PHOENIX (Reuters) - Budget cuts by Congress and fresh fears about food security are among many obstacles threatening growth of U.S. ethanol, according to industry leaders.
Investments into expanded ethanol production remain stymied by uncertainty about how U.S. tax and energy policy will impact the industry, and access to markets is limited in part by state regulatory barriers to the use of higher level ethanol blends, industry experts said on Monday.
“The challenges facing our industry today are as vexing and complicated as any we have ever faced,” said Renewable Fuels Association CEO Bob Dinneen in an address to the National Ethanol Conference in Phoenix. “We need to step up our game.
“Capitol Hill is now ruled by bean counters,” he said.
With Congress focused on slashing the federal budget, incentives like the Volumetric Ethanol Excise Tax Credit (VEETC), are in jeopardy. After a one-year extension was granted in December, VEETC, which offers a 45 cent reduction in federal fuel excise tax, is set to expire at the end of this year.
Congress is looking at several options including, rescinding the incentive altogether, moving it to a variable incentive tied to crude oil or gasoline prices, converting it to a producer credit, converting it to a retailer credit for flex-fuel infrastructure or making the blenders tax credit apply only to volumes blended in excess of federal standards.
“An expiration of the tax incentive is a very real possibility,” said Dinneen. “Such an outcome would put the future of this industry in jeopardy.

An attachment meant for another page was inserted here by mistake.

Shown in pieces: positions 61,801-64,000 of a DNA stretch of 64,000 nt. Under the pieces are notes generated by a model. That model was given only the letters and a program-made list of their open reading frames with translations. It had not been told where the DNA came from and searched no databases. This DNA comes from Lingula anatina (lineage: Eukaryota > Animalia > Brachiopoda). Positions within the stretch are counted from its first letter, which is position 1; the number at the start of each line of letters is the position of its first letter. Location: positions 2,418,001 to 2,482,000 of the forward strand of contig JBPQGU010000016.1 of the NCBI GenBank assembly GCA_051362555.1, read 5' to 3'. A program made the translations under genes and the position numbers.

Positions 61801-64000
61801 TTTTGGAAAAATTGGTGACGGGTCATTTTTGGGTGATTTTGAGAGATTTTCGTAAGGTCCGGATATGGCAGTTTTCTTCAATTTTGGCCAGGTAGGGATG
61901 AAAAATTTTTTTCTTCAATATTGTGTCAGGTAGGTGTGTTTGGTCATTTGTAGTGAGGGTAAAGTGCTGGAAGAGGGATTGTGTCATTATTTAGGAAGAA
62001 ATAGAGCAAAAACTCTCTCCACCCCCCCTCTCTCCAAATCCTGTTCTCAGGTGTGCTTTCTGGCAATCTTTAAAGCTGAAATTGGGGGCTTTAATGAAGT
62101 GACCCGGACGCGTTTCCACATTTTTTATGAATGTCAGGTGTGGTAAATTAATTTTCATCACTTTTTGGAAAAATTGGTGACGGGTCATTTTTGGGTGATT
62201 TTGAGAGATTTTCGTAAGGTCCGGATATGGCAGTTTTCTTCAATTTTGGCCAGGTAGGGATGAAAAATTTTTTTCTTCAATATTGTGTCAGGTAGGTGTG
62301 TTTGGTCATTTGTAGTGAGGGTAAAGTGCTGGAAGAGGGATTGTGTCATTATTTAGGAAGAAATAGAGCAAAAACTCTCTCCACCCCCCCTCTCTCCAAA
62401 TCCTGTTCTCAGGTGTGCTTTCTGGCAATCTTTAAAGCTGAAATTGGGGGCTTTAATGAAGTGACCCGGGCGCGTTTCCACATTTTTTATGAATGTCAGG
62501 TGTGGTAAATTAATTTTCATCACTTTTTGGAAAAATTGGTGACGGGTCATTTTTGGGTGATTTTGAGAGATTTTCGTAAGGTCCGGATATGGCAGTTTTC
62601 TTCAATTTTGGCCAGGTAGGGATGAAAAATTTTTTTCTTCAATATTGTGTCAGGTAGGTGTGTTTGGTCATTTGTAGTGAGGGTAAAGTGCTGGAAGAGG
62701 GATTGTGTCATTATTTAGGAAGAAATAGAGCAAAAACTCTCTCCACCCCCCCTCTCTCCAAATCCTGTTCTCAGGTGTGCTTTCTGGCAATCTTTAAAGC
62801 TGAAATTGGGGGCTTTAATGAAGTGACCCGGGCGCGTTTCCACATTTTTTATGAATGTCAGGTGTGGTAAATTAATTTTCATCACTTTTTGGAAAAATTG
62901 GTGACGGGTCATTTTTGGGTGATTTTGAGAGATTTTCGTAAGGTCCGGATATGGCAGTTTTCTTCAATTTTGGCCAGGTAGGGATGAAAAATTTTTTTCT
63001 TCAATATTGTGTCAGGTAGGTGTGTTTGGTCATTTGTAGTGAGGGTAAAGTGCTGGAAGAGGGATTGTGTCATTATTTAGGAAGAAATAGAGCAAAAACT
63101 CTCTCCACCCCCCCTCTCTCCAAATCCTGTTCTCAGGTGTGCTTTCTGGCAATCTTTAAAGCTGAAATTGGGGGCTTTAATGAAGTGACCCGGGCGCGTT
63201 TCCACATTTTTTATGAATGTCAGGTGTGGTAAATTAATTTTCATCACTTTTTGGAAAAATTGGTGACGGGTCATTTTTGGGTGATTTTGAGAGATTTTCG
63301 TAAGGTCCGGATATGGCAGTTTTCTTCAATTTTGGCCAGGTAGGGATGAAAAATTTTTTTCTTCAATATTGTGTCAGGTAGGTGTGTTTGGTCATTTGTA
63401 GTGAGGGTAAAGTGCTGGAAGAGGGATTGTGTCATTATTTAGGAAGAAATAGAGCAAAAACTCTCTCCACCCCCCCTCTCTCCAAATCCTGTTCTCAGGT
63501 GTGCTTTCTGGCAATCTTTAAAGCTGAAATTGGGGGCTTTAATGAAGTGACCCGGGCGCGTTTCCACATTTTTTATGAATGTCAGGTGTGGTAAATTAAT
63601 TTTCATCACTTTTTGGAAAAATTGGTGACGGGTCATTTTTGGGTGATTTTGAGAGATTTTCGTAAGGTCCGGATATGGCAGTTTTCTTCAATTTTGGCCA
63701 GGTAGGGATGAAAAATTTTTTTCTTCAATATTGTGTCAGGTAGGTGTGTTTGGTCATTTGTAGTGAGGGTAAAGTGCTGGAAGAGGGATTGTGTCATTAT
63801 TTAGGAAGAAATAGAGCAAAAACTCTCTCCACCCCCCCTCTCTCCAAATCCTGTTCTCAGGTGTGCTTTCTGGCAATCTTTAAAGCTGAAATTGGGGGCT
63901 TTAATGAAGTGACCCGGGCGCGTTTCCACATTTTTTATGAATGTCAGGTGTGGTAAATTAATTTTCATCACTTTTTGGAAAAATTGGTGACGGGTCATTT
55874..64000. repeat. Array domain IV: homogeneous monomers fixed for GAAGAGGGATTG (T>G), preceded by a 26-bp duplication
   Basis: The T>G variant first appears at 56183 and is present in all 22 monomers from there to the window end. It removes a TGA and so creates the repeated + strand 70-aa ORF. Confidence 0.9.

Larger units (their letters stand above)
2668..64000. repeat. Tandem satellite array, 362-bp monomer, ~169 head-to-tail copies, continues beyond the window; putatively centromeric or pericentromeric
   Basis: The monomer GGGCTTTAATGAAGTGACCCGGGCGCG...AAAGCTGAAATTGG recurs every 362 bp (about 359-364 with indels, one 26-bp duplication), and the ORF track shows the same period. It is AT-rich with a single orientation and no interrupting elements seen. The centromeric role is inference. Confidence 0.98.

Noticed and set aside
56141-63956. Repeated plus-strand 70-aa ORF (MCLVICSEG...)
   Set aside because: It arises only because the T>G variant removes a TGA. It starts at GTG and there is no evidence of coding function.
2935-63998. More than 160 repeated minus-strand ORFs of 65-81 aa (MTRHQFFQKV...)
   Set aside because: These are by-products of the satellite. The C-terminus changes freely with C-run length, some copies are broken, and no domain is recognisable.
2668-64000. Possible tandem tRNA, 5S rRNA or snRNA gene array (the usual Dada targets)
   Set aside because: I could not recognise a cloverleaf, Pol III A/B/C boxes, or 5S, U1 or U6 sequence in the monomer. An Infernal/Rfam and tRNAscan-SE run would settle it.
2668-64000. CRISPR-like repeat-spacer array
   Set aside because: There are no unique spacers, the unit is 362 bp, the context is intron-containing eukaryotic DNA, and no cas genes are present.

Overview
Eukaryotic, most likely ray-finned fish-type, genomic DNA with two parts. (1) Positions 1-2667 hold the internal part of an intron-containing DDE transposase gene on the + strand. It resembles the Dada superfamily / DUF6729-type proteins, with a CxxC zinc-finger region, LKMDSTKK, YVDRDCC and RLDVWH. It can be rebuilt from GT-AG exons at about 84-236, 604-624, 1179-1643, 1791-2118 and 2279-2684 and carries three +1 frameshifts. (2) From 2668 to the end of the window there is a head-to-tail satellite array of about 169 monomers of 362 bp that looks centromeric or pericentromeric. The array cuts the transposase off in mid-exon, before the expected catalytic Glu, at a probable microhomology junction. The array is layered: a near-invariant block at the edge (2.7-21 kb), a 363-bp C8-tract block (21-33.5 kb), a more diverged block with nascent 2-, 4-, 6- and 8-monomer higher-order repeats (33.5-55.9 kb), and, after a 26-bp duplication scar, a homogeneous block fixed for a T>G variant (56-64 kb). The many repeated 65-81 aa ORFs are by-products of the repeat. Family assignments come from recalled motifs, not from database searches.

Congress is looking at phasing out other subsidies, including an import tariff, as part of a sweeping effort to cut federal spending.
President Barack Obama’s fiscal 2012 budget proposal aims to reduce the deficit by $1.1 trillion over 10 years.
The industry produced 13 billion gallons of ethanol last and year and the alternative fuel represents about one-tenth of the nation’s gasoline supply. The United States leads the world in ethanol production with 204 biorefineries in 29 states. across the country.
Exports are growing with 350 million gallons of U.S. ethanol sold abroad last year, including to Europe and Asia.
There is noted support, in particular for cellulosic ethanol, from both the Department of Energy, which last year awarded a loan guarantee for the first time to a cellulosic ethanol project that will use municipal solid waste to produce ethanol at a facility in Nevada. And the Agriculture Department recently awarded three loan guarantees to cellulosic ethanol projects in Alabama, Florida and Mississippi.
Also helpful to the industry, last month the Environmental Protection Agency increased the maximum ethanol blend rate in gasoline to 15 percent from 10 percent in vehicles built from 2001 to 2006, just months after allowing it for cars and trucks built in 2007 or later.
Still, ethanol company executives say investors remain skittish about pouring much money into production facilities, given both the still-struggling U.S. economy and uncertainty with Congress.
“The one thing that is killing us right now is the lack of a long-term coherent policy,” said Jim Imbler, CEO of ZeaChem, which is building a 250,000 gallon-per-year biorefinery in Oregon.
Rising prices for corn amid global concerns about food security for a growing world population are an ongoing pressure point for corn-based ethanol expansion as well.
A coalition of critics that includes the National Petrochemical & Refiners Association and the Alliance of Automobile Manufacturers are backing a proposal in Congress that would ban the EPA from using federal funds to help raise the amount of ethanol in gasoline.
“We’ll need to respond to the growing chorus of naysayers... and we’ll need to do all of this in a political environment more focused on cutting than spending,” said Dinneen.
(Reporting by Carey Gillam; Editing by Theodore d’Afflisio)
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